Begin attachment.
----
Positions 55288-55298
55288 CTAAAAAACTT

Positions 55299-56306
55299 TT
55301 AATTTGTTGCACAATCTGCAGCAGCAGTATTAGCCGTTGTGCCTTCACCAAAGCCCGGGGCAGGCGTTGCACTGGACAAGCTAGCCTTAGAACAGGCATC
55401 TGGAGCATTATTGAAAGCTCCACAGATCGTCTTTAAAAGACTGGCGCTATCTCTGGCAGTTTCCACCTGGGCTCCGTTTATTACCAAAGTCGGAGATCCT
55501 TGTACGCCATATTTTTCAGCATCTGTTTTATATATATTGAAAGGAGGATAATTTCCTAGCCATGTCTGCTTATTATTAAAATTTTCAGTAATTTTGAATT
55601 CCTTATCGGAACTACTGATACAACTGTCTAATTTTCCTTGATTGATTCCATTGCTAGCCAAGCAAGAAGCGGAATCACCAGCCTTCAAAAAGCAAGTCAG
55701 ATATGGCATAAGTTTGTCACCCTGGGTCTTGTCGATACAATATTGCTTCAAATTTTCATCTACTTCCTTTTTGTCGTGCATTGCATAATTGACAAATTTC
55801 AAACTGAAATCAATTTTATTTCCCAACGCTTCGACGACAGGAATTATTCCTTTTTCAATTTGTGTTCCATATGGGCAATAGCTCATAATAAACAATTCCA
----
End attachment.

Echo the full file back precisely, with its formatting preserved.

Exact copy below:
Positions 55288-55298
55288 CTAAAAAACTT

Positions 55299-56306
55299 TT
55301 AATTTGTTGCACAATCTGCAGCAGCAGTATTAGCCGTTGTGCCTTCACCAAAGCCCGGGGCAGGCGTTGCACTGGACAAGCTAGCCTTAGAACAGGCATC
55401 TGGAGCATTATTGAAAGCTCCACAGATCGTCTTTAAAAGACTGGCGCTATCTCTGGCAGTTTCCACCTGGGCTCCGTTTATTACCAAAGTCGGAGATCCT
55501 TGTACGCCATATTTTTCAGCATCTGTTTTATATATATTGAAAGGAGGATAATTTCCTAGCCATGTCTGCTTATTATTAAAATTTTCAGTAATTTTGAATT
55601 CCTTATCGGAACTACTGATACAACTGTCTAATTTTCCTTGATTGATTCCATTGCTAGCCAAGCAAGAAGCGGAATCACCAGCCTTCAAAAAGCAAGTCAG
55701 ATATGGCATAAGTTTGTCACCCTGGGTCTTGTCGATACAATATTGCTTCAAATTTTCATCTACTTCCTTTTTGTCGTGCATTGCATAATTGACAAATTTC
55801 AAACTGAAATCAATTTTATTTCCCAACGCTTCGACGACAGGAATTATTCCTTTTTCAATTTGTGTTCCATATGGGCAATAGCTCATAATAAACAATTCCA